In the year 2000, five years after Plattsburgh Air Force Base closed, Pratt & Whitney signed a lease, moved in, and set up shop on the former base property. Many jobs and residents had been lost in the air-base shutdown, making Pratt & Whitney a valued anchor business in the recovery effort.
Their arrival might have been a homecoming of sorts with historical significance, but persistent misinformation carried forward for more than a century appears to have robbed the region of an important link to the past.
The recording of personal histories is guided by a few informal rules. One is nativity: the birthplace of accomplished individuals might be honored by anything from a roadside historical sign to a museum. An example in the Adirondacks is Eben Rexford, who was born in the town of Johnsburg, where he lived until about age 7, but spent the great majority of his life in Wisconsin. Among other achievements, he wrote one of the most popular songs in American history. Rexford is memorialized in Wisconsin as one of their great citizens, while his birthplace in New York State is marked by a monument bearing a plaque inscribed with information about his wonderful song.
In the case of Pratt & Whitney, Mr. Pratt’s nativity is the issue. And why is that important? Well, for one thing, Pratt & Whitney has long been a titan of American and world industry. As is true of other companies, the contributions of Pratt & Whitney were critical to several of our nation’s war efforts, which means they played a crucial role in determining the country’s future.
The Second Industrial Revolution
Beyond that are the contributions to world industry itself. In the periodical American Machinist Press of 1902, it was noted that prior to the Civil War, “Machinery had not entered into the life of the people on a sufficient scale to call for highly developed methods in its manufacture. Few mechanical products were consumed in large numbers.”
A simple interpretation: since relatively few machines were used in the home, each machine ordered was built by hand. Parts were not interchangeable. A few great American inventors foresaw the next important step: machines built from parts that were created under uniform standards. Acquiring replacement parts would then be easy.
The hows and whys of that issue were solved by the ingenious team of Francis Pratt and Amos Whitney.
As the saying goes, “Necessity is the Mother of Invention,” and as so often happened, the “necessity” was war. As the Civil War raged, manufacturers developed newer, faster, and more powerful weapons. When the shooting stopped years later, the knowledge gained in producing “better” armaments was applied to industry in general. Pratt & Whitney was a leader during the war and remained a leader thereafter.
In the decades to follow, the folks at P&W became best known for precision machinery, and that is because they literally defined precision itself. The two world standards at the time—the British Imperial Yard and the French Meter d’Archives—were studied closely and finally duplicated, leading to the development of the United States Standards Yard, which became known as Bronze No. 11. Deeply involved in that project was P&W.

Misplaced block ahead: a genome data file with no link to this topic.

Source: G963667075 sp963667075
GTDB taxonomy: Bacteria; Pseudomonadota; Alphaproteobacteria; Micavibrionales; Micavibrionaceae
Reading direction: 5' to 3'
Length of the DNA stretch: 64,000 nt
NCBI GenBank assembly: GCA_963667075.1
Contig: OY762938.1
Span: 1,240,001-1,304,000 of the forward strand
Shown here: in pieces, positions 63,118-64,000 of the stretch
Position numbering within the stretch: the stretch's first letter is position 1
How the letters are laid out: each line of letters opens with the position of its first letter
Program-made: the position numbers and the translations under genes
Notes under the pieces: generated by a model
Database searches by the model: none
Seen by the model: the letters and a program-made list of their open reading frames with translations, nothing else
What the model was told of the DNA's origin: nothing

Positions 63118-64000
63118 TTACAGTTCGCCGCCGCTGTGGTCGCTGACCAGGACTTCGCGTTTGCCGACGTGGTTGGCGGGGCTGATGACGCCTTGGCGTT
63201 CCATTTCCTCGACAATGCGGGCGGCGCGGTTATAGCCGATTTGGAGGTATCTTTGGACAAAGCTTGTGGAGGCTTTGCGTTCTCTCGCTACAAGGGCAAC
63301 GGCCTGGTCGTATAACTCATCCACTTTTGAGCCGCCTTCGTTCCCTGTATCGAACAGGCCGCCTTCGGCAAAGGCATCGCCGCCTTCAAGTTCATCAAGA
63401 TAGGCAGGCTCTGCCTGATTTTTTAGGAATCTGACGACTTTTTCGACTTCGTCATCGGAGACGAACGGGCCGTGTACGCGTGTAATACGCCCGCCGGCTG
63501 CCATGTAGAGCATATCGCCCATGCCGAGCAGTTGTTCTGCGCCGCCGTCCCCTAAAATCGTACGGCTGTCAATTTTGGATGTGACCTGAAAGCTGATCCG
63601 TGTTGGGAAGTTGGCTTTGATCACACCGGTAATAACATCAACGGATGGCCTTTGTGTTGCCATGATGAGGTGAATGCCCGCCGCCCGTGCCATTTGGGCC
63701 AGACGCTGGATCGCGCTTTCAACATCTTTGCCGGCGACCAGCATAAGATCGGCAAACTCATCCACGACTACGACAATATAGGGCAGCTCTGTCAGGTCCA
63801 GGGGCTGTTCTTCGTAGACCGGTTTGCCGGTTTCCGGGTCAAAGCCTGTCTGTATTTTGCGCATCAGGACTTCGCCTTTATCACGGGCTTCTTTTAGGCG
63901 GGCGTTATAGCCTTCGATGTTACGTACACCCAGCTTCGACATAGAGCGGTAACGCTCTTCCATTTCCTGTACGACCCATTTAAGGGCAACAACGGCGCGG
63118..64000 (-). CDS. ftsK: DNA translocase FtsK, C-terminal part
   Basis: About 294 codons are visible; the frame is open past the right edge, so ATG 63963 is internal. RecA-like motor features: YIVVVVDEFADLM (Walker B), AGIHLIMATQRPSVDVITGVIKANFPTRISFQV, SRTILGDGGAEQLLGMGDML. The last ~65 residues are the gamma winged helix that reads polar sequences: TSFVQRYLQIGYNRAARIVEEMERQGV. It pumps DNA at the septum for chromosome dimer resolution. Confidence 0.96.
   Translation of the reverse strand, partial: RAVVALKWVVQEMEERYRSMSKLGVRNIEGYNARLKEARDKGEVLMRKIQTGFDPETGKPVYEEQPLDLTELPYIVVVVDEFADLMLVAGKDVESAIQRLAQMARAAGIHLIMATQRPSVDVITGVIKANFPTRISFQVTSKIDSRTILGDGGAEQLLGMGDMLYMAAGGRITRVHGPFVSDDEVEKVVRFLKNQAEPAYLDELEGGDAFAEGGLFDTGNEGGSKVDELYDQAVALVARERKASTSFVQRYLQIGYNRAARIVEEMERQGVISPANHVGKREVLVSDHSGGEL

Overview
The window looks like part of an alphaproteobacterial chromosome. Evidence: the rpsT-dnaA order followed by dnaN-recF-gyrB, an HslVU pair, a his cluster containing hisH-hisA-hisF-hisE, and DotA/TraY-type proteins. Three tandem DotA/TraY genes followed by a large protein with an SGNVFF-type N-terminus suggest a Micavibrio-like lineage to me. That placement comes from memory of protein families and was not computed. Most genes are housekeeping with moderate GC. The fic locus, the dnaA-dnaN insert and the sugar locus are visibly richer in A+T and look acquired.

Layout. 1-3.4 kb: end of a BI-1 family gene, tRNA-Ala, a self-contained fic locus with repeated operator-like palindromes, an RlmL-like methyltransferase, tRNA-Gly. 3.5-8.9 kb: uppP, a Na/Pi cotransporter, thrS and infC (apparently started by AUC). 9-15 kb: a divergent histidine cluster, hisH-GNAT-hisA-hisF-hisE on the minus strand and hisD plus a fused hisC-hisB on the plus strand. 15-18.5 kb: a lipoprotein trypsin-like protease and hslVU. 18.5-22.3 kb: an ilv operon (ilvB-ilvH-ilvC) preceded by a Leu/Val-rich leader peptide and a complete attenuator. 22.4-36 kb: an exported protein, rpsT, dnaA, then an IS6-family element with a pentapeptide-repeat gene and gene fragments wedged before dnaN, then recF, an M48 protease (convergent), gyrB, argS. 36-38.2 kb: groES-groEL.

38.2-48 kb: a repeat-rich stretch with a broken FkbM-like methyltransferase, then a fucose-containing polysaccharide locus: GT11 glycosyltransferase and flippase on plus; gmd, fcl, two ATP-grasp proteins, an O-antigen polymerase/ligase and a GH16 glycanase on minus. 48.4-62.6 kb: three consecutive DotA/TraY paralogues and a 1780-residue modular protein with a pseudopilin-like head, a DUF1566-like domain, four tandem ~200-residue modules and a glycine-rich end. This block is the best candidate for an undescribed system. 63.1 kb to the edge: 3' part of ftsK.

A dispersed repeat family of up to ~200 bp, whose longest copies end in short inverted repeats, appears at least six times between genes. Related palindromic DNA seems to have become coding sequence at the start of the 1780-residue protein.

One of the most important results of that endeavor: the Pratt & Whitney Standard Measuring Machine. Prior to the Civil War, there had been no commercial standard inch, and a yard was pretty much determined by any yardstick found in a store. P&W literally defined the inch, and by 1885, their new device could accurately measure one-hundred-thousandth of an inch. A series of gages was developed, allowing prospective inventors to hone new ideas using very demanding standards. Inventions could be built from finely tooled, interchangeable parts, reducing costs enormously and opening up myriad possibilities.
There were two principal components driving what some historians call the Second Industrial Revolution. The first was use of steam-powered transportation. The second: large-scale production of machine tools and parts, a field led by Francis Pratt and Amos Whitney.
The new standards changed shops, factories, and businesses across America. Imagine the effect: lathes, drill presses, cutters, planers, mills, and all manner of machinery built to specific standards. They in turn produced components adhering to the most exacting measurements, ensuring that quality replacement parts were always available.
Besides establishing national measurement standards, P&W continued building a wide range of precision machines used to create a vast array of products. For bicycle manufacturers, they designed machines to drill spoke wheels and grind bearings. They created a cigarette-packing machine, an envelope maker, typewriters and associated parts, a tobacco-stripping machine, a soap-wrapper, typesetters, and a piston-driven hydraulic elevator. With the machinery to build high-quality duplicate parts, just about anything was possible.
The ongoing effect upon the nation and world during the past 130 years is immeasurable. There are many individuals critical to the processes and developments introduced by Pratt & Whitney, but none more than Francis Ashbury Pratt himself. His patents addressed metal-shaping, metal-shearing, upright drills, cranes, drop-hammers, lathes, and more. Many of his innovations were patented in the firm’s name.
Photos: Francis A. Pratt; the Lincoln miller, one of Pratt’s most famous, lucrative, and influential inventions